This is a common question and there is no one-size-fits-all answer. It really depends on the type of business you run (B2B or B2C) and several other factors including catalog productivity, customer segment, and merchandise. Let’s take a look at some examples.
B2B catalogers typically mail one large annual catalog and supplement with smaller specialty titles throughout the year. The annual catalog serves as a reference catalog. It’s usually perfect bound and has a high page count. A remail of the annual catalog to top customers is a common strategy. I recommend setting up a hold-out test to track which customers are most likely to generate profitable, incremental revenue on a remail. It should not be mailed to everyone.
Catalogers who market to consumers follow a different protocol. Existing buyers should be exposed to a mix of new merchandise and best sellers. If you release new merchandise every month and your AOV and response rates are high, then you can probably justify printing new catalog editions frequently. Be careful about remailing a catalog without making any changes to the pages because your response rates will decrease. While it’s tempting to save money on a remail, it might be more profitable to create a catalog that includes your new merchandise. Catalogers with high response rates or high AOV (or both) tend to have the most success with this strategy.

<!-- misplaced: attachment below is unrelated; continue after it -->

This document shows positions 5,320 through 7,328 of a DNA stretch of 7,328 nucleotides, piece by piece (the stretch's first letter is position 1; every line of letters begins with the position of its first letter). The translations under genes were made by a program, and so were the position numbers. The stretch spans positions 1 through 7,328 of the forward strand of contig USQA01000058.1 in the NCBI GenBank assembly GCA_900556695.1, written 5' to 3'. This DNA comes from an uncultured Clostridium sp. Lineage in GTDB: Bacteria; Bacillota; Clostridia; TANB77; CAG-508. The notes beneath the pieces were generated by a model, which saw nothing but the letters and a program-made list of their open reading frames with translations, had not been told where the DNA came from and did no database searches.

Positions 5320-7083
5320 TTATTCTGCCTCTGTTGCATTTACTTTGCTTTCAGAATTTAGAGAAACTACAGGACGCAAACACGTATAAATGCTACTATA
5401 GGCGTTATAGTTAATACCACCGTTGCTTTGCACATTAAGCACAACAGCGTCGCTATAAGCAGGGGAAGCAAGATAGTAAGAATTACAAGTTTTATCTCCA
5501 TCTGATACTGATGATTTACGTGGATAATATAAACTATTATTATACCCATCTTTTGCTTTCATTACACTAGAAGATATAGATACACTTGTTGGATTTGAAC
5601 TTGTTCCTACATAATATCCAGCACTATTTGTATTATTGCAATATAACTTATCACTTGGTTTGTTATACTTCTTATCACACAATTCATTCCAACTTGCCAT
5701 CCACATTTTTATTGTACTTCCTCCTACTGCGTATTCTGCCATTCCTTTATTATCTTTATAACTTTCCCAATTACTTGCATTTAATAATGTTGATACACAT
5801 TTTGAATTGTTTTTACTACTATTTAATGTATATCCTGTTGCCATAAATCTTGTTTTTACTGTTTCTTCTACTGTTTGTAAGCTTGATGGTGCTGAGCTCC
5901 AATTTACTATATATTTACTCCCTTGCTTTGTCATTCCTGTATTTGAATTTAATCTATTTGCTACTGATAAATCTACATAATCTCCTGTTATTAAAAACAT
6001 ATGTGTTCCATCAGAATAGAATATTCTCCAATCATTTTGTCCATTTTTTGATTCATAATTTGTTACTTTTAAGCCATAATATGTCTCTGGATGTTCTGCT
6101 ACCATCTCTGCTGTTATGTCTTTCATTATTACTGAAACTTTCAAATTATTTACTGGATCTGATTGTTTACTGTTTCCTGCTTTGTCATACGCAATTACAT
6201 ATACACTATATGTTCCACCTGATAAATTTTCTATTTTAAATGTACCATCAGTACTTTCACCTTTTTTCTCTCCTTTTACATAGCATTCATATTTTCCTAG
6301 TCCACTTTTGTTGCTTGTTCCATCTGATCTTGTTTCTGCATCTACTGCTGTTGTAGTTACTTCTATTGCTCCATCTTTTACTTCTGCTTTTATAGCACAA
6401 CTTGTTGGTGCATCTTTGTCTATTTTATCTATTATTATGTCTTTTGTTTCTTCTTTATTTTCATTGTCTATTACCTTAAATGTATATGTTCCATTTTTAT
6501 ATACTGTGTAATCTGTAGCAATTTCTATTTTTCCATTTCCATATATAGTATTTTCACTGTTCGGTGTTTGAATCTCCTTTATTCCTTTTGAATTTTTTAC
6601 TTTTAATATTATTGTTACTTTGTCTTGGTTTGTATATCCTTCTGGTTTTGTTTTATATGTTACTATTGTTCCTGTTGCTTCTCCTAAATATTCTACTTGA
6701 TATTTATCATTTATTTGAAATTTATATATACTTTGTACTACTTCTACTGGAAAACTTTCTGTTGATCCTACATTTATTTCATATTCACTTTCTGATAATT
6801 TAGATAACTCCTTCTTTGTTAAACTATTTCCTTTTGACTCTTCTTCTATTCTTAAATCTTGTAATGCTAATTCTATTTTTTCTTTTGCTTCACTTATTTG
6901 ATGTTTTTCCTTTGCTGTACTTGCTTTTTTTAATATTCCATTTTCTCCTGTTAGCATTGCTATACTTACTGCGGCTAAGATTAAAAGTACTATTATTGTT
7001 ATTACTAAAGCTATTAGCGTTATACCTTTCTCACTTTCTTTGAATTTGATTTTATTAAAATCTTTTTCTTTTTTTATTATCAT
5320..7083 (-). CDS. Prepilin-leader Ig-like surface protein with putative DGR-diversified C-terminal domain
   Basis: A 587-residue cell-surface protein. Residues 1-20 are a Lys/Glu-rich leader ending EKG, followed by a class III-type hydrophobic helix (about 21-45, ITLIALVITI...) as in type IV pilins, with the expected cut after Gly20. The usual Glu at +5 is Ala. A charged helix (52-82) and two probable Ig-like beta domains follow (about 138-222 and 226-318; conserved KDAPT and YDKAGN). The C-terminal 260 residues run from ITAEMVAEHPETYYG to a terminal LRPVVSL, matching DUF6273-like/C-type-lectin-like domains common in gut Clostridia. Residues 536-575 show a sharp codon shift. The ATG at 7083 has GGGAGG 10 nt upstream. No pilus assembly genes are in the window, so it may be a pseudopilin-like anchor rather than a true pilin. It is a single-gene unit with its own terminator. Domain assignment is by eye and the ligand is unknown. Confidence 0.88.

Catalogs sent exclusively to prospects should showcase the top products in your line. This is not the time to experiment with new and unproven merchandise. Many catalogers create a prospect-specific version that contains predominantly best-sellers. If you have access to a large pool of prospects, you can save money by printing the catalogs at one time and then mailing them to the different prospects throughout the season.
Catalog remails (with a different cover) are popular options for cost-saving purposes. While response rates typically decrease on a remail, a well-managed circulation strategy can ensure that the remail catalog generates incremental and profitable revenue for you.
Finally, if it has been several years since you made any changes to your overall design and layout, it’s probably time for a creative review to jazz things up. Over time, catalogs can look tired and dated. Make sure you have an outside expert give you a fresh perspective.
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